And I am.
Men and women together at the Kotel 196709 October 2013
By Andrew Kaplan, October 2013
I'm an American who served with the Israel Defense Force in the Golan Heights during the Six Day War. A few days after the war ended, I was in East Jerusalem, which at that time was still under martial law. I immediately went to the Western Wall, which of course, we Jews had not been able to go to since 1948. At that time, there was no big plaza like today. Only a narrow street. It was jammed with soldiers and people, men and women, boys and girls together, praying, singing, so happy together. That's right, men and women praying together at the Western Wall and you know what? It didn't fall down. I enclose a photo I took at the time to prove it.
Summer of '8909 October 2013
By Ruti Kadish, October 2013
In the summer of 1989, at the age of 25, I celebrated my bat mitzvah at Jewish summer camp.
Growing up in Israel, reaching the age of mitzvot was marked by a meal with extended family in our home. In my secular Ashkenazi home, heavily informed by my mother’s kibbutz roots, religiosity was non-existent and any Jewish symbolism was limited to cultural holiday celebrations. Nevertheless, living in the States in the mid 80’s I reveled in my new 'discovery' of feminist Judaism, and let the deluge of Jewish feminist writing and creativity wash over me and carry me with it.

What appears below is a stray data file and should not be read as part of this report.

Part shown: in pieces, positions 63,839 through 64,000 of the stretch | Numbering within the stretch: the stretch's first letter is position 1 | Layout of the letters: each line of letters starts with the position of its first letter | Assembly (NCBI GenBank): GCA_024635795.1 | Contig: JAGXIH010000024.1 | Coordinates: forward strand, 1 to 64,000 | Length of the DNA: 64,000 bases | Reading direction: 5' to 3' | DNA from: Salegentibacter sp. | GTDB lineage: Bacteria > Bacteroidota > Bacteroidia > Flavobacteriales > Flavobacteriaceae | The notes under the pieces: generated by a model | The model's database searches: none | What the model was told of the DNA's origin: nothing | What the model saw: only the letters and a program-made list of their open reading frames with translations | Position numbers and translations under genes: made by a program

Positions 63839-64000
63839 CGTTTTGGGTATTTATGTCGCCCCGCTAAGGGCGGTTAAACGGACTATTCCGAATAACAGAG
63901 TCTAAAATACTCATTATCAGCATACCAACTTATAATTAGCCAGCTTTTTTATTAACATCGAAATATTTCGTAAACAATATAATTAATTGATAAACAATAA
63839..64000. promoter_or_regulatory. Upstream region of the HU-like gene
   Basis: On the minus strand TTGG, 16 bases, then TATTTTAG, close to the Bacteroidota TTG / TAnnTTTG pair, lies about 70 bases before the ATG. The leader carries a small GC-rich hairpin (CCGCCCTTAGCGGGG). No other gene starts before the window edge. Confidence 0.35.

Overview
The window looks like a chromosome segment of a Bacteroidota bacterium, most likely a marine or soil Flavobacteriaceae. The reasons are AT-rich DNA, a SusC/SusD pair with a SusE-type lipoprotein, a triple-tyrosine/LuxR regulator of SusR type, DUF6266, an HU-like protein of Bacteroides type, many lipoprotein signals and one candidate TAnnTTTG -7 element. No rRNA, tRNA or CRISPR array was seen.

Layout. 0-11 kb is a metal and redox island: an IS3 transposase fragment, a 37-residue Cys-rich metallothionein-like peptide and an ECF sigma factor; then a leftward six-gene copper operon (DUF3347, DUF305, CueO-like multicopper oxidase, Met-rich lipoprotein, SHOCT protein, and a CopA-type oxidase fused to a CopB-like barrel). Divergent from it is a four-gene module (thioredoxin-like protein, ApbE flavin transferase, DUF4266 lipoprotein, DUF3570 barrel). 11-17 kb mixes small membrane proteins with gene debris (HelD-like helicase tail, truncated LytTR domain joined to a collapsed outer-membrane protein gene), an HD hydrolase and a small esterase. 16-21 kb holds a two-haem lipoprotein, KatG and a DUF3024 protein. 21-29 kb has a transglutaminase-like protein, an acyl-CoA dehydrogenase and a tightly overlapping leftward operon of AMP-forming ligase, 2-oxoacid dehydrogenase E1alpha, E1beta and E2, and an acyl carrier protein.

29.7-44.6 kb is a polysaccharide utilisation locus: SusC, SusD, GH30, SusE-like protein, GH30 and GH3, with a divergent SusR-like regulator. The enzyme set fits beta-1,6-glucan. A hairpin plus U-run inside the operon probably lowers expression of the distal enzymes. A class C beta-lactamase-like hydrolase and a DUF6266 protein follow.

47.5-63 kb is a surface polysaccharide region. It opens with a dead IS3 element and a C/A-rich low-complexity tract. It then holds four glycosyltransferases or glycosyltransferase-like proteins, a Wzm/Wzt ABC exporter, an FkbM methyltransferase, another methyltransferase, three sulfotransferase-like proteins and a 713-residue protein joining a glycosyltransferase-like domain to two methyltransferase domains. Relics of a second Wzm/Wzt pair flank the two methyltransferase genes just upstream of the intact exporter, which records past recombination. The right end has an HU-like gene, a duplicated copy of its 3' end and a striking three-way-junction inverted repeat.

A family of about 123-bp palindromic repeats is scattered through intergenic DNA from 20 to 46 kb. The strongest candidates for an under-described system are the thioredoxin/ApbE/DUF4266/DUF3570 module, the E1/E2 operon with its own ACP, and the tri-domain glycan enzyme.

In 1989 I decided to have a Bat Mitzvah. As I stood before the camp ‘congregation ’ on the Shabbat morning of my Bat Mitzvah, in our rustic amphitheater/synagogue in the Santa Cruz mountains surrounded by Redwoods, I marveled out loud at the privilege of standing before them as the shlichat tsibbur, donning tallit and kippa, and leining Torah. This was not a given; I described how only a week before women attempting to pray at the Wall in Jerusalem were accosted by ultra-Orthodox men. One woman had been injured by a chair hurtled at her from across the gender barrier.
Later that evening, after havdallah, the camp director called me down to a meeting with the shlicha (Israeli emissary to the community). The camp director was ill at ease but the shlicha didn’t hesitate: what I had done was anti-Zionist and anti—educational; I had jeopardized the entire mission of the camp. Blindsided, it took me several moments to understand her contention: I had dared to criticize Israel in public; by speaking in favor of Jewish pluralism (Women of the Wall), and criticizing the ultra-Orthodox I had undermined the mission of this pluralistic Zionist summer camp.
Blinded by my tears and overwhelmed by a sense of injustice, I didn’t have the presence of mind to point out the irony—the shlicha, who self-defined as ideologically secular and couldn’t fathom why I would even bother to have a Bat Mitzvah, was defending the ultra-Orthodox. Conversely, I was labeled an anti-Zionist.
A year later, I stood for the first time with Women of the Wall at the Kotel for a Rosh Chodesh service. Serendipitously, I will there again next month for the rosh chodesh service celebrating WOW’s 25th anniversary, humbly and proudly joining those who for the last twenty five years have stood without fail for equality and justice. They were and remain the true Zionists.